A relatively small percentage of the U.S. workforce actually earns the federal minimum wage – about four percent of hourly workers, and only 2.6 percent of the total wage and salary base, according to the Pew Research Center.  Half of them are less than 24 years old.  The “rising tide” effect of a minimum wage increase doesn’t extend very far above the people who actually earn that wage, which is where the redistribution angle comes in.  I’m not aware of a study comparing the number of above-minimum workers who thought they would get more money when the minimum wage was increased, versus the number of people who actually did see an increase in their pay, but that would be interesting to know.


In terms of economic stimulus through consumer spending, it would be more meaningful to consider average wages and purchasing power.  Flooding the workforce with a huge number of new employees willing to settle for very low wages is guaranteed to pull the average down.  It will also increase the already brutal competition for low-wage work, to the great detriment of young people trying to break into the workforce.  The very same economic argument Obama uses to push a minimum-wage increase works against his amnesty proposal.  If both policies are enacted, the result will be fewer jobs offered to a considerably larger pool of potential workers, a formula guaranteed to produce greater welfare dependency.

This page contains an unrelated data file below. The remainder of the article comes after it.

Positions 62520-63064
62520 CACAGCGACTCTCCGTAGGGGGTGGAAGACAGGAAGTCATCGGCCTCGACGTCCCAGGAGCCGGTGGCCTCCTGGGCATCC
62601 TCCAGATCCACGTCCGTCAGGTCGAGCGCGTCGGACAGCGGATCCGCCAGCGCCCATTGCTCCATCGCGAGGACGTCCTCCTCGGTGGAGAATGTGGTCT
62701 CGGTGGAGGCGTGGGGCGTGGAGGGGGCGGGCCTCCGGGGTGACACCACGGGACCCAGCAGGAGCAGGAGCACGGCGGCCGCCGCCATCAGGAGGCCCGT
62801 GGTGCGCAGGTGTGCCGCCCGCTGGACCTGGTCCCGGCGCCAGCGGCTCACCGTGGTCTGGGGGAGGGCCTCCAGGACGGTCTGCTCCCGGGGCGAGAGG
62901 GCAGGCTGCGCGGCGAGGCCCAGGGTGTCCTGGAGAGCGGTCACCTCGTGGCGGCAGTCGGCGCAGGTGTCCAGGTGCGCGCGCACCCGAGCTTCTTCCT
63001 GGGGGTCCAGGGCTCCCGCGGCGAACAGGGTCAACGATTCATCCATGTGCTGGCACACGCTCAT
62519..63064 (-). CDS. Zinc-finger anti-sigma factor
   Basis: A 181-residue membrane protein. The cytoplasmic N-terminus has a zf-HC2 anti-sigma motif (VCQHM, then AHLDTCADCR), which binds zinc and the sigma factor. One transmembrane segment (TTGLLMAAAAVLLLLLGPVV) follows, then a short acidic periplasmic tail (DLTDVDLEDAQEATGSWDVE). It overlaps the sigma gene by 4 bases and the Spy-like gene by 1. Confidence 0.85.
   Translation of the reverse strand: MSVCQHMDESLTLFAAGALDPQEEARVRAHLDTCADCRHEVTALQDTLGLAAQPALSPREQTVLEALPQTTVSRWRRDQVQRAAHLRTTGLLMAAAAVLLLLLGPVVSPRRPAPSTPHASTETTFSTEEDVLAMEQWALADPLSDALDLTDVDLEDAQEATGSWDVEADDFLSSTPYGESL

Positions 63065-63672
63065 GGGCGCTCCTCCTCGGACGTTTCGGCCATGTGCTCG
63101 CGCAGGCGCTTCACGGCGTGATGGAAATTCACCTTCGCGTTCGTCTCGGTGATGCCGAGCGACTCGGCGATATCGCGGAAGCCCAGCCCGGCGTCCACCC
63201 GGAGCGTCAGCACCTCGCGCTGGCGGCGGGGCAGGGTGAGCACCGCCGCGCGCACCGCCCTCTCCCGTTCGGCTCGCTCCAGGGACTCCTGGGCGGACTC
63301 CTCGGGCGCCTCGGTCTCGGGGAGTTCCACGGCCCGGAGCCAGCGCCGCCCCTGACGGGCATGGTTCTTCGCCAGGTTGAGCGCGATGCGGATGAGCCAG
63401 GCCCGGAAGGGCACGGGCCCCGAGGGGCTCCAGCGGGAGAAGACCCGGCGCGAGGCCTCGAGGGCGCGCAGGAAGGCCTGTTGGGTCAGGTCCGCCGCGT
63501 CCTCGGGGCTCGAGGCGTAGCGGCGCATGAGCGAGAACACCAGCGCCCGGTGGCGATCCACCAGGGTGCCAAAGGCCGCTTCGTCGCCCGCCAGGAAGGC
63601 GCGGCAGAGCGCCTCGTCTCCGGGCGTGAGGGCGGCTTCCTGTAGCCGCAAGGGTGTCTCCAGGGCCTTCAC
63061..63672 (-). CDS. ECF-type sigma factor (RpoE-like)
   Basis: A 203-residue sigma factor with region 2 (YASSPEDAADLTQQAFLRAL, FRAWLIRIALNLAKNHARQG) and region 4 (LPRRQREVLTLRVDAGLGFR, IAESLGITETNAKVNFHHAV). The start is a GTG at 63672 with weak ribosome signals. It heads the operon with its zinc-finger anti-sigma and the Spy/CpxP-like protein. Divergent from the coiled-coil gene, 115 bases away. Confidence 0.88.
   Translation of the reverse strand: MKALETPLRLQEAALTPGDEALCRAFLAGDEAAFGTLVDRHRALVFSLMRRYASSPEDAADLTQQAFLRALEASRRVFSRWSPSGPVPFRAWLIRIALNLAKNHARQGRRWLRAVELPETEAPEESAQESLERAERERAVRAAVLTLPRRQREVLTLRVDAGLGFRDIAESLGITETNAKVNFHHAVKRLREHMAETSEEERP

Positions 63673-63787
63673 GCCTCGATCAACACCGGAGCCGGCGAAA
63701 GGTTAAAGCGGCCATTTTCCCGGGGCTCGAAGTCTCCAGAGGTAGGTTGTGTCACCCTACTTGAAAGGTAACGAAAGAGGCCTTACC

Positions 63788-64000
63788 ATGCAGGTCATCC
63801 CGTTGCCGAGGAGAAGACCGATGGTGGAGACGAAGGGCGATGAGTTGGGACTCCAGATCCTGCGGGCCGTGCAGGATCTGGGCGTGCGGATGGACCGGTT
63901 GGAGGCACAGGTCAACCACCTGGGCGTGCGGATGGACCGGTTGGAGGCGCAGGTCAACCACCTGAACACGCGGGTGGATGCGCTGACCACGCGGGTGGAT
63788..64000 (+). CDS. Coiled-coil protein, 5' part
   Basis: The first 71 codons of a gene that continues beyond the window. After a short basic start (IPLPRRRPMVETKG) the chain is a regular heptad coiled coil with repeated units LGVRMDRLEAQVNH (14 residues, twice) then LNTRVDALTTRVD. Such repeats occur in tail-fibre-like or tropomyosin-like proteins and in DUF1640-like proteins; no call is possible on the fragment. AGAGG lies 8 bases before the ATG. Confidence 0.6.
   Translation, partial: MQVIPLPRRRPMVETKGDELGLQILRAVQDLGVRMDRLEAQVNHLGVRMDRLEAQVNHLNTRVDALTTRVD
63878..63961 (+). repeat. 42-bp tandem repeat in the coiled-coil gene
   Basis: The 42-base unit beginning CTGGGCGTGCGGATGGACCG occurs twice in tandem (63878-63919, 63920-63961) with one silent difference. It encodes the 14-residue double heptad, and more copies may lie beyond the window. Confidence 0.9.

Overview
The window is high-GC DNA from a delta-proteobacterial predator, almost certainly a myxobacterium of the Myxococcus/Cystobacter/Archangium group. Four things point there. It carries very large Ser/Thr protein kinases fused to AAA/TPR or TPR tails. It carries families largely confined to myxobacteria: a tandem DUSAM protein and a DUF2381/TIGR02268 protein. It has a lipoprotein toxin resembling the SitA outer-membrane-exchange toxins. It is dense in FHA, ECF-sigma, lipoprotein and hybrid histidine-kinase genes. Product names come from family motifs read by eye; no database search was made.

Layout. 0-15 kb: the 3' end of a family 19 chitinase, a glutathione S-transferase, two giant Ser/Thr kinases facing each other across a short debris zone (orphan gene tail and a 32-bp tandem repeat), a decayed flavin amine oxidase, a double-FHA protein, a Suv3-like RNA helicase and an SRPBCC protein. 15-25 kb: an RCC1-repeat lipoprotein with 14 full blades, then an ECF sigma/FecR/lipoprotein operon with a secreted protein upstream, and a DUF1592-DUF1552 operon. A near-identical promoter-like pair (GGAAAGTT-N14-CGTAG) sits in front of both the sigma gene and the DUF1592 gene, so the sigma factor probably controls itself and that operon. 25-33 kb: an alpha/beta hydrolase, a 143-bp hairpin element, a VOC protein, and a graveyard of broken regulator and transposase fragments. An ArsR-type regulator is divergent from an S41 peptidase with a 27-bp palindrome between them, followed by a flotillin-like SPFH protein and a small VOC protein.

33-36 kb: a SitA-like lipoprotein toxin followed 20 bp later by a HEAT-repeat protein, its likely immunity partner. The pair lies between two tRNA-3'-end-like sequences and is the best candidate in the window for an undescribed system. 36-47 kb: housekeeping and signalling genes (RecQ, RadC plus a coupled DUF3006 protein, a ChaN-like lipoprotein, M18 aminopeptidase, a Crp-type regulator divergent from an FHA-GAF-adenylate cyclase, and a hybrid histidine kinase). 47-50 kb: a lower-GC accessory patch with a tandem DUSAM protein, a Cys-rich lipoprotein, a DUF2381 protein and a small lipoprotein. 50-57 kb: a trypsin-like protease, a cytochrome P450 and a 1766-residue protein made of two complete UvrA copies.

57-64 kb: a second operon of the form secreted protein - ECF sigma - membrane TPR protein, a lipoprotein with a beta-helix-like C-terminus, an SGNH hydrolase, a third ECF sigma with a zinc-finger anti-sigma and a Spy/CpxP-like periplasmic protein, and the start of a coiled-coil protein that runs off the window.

I hope no one remains gullible enough to think amnestied illegals won’t be fully jacked into the welfare state in no time flat – the Secretary of Health and Human Services has recently been musing about the importance of getting illegal aliens into ObamaCare – but since there are evidently still people who think illegal aliens will line up to pay hefty back taxes, I guess nothing should be taken for granted.  Speaking of redistribution on a grand scale, wait until a few million imported clients trudge into Medicaid, or heavily-subsidized Affordable Care Act policies, where each low-income healthy participant becomes a cash pipeline from taxpayers to insurance companies.  The redistribution of wealth doesn’t always involve robbing the rich and paying the poor.